By now, if you don’t understand the huge impact social media is having on our society today, then you must be living under a rock. For millions of Americans, social media is a prevalent part of their personal and professional lives. And many small businesses are learning to expertly leverage social media as an effective marketing tool. Which raises a tricky question. How do you manage personal and business communications in this new medium?
You want your team to be a social media cheerleader for your company’s brand. That’s important. But the combination of business and personal often collides in the social media space creating a minefield of problems.
Job applicants have been warned about the risks of potentially compromising content floating around in Cyberspace. But now, businesses of all sizes are faced with risk from an employee’s personal conduct via social media. Not only can casual comments cause embarrassment and/or damage your brand, but the potential for all types of litigation is significant.
Social media provides a platform whereby employees can communicate all types of things that are clearly forbidden in the office. For example, they can bad mouth a client or divulge confidential information. Sexual harassment claims can easily arise from one employee stalking or making lewd comments about a co-worker. What if one of your employees bad-mouthed your business operations on his or her social media profile? Whether or not it was true, it could put your business in jeopardy.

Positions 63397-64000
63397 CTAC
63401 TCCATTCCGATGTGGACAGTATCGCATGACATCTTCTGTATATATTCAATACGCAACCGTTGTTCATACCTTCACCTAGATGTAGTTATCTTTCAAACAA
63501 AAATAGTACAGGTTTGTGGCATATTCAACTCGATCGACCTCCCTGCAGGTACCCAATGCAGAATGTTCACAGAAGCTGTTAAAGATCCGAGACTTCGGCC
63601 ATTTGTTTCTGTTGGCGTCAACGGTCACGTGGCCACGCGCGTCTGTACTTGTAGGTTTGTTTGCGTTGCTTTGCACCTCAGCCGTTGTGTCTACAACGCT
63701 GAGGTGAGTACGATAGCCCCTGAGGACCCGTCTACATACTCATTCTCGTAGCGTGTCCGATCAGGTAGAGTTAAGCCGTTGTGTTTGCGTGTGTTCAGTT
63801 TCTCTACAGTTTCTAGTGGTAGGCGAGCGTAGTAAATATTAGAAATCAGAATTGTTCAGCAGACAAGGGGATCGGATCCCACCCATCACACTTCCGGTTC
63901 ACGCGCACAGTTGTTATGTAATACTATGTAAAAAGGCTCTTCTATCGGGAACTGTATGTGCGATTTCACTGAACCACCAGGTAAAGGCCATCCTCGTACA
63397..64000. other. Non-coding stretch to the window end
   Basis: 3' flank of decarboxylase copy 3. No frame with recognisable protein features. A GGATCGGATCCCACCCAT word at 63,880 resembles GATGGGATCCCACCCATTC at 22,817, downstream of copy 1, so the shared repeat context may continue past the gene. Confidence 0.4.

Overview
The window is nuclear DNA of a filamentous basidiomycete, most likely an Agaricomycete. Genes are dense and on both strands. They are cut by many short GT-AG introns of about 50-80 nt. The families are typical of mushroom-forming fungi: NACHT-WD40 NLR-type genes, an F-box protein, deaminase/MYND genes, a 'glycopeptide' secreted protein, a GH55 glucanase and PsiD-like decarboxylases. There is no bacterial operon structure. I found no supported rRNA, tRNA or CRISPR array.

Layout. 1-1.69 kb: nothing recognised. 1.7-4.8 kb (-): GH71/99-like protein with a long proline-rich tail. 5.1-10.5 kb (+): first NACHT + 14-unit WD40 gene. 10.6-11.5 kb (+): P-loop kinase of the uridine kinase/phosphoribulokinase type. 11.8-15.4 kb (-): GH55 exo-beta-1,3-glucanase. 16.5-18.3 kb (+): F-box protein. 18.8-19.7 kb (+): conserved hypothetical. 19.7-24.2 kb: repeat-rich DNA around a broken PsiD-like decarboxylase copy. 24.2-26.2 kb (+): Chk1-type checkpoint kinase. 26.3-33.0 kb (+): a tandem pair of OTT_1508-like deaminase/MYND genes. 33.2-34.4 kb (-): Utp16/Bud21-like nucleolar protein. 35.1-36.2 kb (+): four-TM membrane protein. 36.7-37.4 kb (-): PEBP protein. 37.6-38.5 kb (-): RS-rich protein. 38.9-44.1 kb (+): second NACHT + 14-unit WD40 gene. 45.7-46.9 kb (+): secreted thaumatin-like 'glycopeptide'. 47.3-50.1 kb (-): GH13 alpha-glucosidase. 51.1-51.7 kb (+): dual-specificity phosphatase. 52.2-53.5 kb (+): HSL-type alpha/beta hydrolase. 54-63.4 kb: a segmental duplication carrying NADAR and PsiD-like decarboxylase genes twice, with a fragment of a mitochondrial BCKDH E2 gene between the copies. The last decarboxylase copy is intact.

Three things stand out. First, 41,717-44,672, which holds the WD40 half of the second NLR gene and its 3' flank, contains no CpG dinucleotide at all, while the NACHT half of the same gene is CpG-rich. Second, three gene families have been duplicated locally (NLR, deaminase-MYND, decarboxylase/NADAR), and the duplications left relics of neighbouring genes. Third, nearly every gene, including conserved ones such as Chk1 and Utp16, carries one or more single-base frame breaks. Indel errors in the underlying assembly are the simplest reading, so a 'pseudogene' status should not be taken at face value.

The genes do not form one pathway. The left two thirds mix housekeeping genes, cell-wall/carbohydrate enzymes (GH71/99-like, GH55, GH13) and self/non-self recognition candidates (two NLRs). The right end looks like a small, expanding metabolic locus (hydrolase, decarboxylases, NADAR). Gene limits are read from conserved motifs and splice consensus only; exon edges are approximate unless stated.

While it is impossible to manage the social media beast entirely, it is important to create a social media policy for your team and make sure it is communicated clearly. For starters, everyone on your team, whether an employee or independent contractor, should know not to say anything about your business, customer, competitor or co-worker they wouldn’t want plastered on a billboard or the front page of the New York Times. Additionally, it is important that your employees don’t post comments that are not in sync with your company’s core values.
I discovered an employee’s blog on MySpace bad-mouthing his boss. In other posts, he discussed how hung over he was and how he didn’t feel like working. I printed the offending blogs out and met with him privately. His face turned bright red and he apologized a million times. He immediately took down the offending posts. In this case, no serious damage was done to my business, and I can assure you he never made that mistake again.
Social media should be an important part of your small business marketing mix. But you do need to monitor it and establish policies for appropriate use. For assistance in developing your social media policy, check out Social Media Governance.